Back to square one
Saturday, 17th August, 2013
By By Erica Visser
The Supreme Court yesterday overturned a ruling that would have made City Council pay $7 million to Perilya.
In 2007, the mine was valued by the Valuer-General at $20.9 million but the NSW Land and Environment Court (LEC) ruled last October that it was worth just $4.9 million.
The Valuer-General’s appeal against the LEC’s ruling was heard last month and the city has been awaiting a decision ever since.
Supreme Court Justice Mark Leeming yesterday set aside the October ruling and sent the case back to the LEC.
Justice Leeming found that both the Valuer-General and the mining company had made mistakes in the valuation of Perilya’s local operations.
He said that the valuation had failed to properly account for the royalties paid by Perilya.
Perilya has since refused to pay Council rates in a bid to offset the $6.9 million, however CEO Paul Arndt yesterday promised to pay the outstanding amount.
“We’ve never ever had any issue with paying the rates where we have any debt that is owing.”
Mr Arndt said that from Perilya’s perspective, yesterday’s result was a negative one but it will keep fighting its valuation.
“We are disappointed. We still feel pretty strongly about our position in relation to this,” he said.
“We will continue to pursue the action. I think that we continually face challenges like this.”
Mr Arndt would not rule out cutting back staff or operations in Broken Hill as a result of the finding.
“I don’t want to speculate on that. It continues to be a difficult operation and we will continue working like we have been to ensure it’s a viable operation.”
Mayor Wincen Cuy said that the Supreme Court ruling had put Council “back to the beginning.”
“We’ve come to a point where the whole process starts over again,” he said.
“As recently as last Tuesday we have met with Perilya and while Perilya and ourselves have been on opposite sides of the fence, at no stage have we been throwing stones at each other.
“Now it goes back to the LEC for another round and Perilya and the Valuer-General can deal with it.”
Council’s General Manager, Therese Manns, said in a statement that the ruling would not affect Council’s need to review finances.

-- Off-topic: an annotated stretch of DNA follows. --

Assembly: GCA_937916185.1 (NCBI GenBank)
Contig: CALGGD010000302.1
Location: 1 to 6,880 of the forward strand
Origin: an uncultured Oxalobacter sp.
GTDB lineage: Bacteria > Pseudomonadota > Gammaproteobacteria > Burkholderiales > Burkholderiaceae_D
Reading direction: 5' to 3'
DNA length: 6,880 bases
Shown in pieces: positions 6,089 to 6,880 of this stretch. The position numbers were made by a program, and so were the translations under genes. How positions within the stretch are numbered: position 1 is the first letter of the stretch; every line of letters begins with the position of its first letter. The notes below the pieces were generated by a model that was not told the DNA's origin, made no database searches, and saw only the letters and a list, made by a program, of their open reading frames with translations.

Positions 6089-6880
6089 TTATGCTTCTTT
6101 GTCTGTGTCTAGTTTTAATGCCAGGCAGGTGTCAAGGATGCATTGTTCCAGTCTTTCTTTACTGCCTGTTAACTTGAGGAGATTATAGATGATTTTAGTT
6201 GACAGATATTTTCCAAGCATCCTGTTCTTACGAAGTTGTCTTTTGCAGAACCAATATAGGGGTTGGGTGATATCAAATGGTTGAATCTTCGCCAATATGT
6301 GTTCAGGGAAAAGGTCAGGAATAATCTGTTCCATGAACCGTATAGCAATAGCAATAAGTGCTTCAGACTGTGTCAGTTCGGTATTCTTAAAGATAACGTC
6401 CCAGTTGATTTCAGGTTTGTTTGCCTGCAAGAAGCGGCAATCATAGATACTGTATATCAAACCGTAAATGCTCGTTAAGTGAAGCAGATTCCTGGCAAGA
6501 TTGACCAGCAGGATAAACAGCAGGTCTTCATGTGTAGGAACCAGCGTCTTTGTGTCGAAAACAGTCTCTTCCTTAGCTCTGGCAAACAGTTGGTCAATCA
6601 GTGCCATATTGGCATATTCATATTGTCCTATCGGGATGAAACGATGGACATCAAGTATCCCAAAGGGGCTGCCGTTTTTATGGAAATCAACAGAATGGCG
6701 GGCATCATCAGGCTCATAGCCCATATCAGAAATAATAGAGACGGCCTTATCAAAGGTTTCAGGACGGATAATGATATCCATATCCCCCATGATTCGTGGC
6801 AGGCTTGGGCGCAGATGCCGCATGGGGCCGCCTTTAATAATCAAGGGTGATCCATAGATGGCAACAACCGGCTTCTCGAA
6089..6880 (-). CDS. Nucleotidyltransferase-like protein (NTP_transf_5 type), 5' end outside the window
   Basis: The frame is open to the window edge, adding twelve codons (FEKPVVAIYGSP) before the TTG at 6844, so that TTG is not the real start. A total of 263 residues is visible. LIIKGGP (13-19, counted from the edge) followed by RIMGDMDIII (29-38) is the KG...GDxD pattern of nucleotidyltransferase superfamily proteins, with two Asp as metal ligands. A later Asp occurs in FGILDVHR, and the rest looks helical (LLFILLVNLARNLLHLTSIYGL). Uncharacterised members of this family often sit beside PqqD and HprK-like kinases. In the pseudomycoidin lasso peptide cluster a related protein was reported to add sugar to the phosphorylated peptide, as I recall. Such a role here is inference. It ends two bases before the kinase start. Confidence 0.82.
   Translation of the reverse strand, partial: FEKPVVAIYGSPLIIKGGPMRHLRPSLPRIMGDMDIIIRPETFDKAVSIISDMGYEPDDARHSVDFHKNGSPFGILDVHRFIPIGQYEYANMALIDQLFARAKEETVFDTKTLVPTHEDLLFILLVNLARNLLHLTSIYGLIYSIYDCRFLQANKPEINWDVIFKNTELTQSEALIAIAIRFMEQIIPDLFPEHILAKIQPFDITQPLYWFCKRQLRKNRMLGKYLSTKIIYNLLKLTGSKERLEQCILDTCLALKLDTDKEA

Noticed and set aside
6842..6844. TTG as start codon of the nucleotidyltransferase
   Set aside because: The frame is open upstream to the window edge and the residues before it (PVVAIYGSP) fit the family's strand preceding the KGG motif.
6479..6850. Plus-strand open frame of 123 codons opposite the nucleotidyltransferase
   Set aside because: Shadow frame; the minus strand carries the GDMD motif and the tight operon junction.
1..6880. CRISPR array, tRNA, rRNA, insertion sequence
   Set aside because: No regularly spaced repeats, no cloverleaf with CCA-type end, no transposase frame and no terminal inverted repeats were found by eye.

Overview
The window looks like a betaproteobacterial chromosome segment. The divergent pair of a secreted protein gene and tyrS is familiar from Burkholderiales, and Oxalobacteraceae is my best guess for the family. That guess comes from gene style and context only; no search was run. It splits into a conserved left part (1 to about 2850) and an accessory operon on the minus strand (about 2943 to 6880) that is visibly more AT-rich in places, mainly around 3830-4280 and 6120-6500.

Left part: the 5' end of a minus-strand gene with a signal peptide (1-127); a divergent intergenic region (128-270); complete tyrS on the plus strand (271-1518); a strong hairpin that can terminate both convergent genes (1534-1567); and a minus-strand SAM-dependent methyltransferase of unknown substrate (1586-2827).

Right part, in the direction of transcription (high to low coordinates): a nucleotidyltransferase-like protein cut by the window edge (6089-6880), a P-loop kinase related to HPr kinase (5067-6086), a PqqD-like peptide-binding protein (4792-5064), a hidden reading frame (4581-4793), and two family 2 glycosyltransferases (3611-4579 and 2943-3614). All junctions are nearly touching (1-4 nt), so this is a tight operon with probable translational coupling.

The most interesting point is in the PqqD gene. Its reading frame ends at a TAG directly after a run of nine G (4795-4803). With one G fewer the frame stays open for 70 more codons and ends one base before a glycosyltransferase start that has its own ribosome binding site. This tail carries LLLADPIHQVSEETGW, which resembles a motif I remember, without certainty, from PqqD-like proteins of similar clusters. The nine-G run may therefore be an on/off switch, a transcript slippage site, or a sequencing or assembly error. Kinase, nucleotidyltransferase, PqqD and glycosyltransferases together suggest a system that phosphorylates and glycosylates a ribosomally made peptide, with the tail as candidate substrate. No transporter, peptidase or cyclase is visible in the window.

“Whilst this is good news for Council, it is still extremely important to us to review our current financial situation and ensure that we are financial sustainable into the future and able to remain resilient to changes in mining valuations,” Ms Manns said.
“I would stress that this does not just mean re-distributing rates from the mining sector to residential and business; it means a complete review of
Council operations to ensure we are operating within our means to the point that we are able to accept any financial risk associated with industry revenue.”
Mayor Cuy stressed that Council’s shifting of the rate burden from the mines to householders and businesses was a “totally separate issue.”
“We still need to come to a point where we as a Council are less reliant on the mines,” he said.
“Council also needs to ... streamline all of its operational activities.”
But Mayor Cuy refused to say whether he still believed that the mines were paying too much in rates.
He said that he was glad that the ruling had been handed down after an anxious nine months.
“It is a sense of relief and quite obviously there has been some sort of error made,” he said.
“Over the course of the last 12 months I’ve actually had three general managers and myself in constant contact with the appropriate politicians and it has been at the front of everybody’s minds.
“Quite obviously it has been the biggest issue I’ve faced as mayor. I think the attitude myself and the last three general managers have taken has worked.
“Let’s not go in all guns a blazing; that’s not going to get you anywhere in modern society.”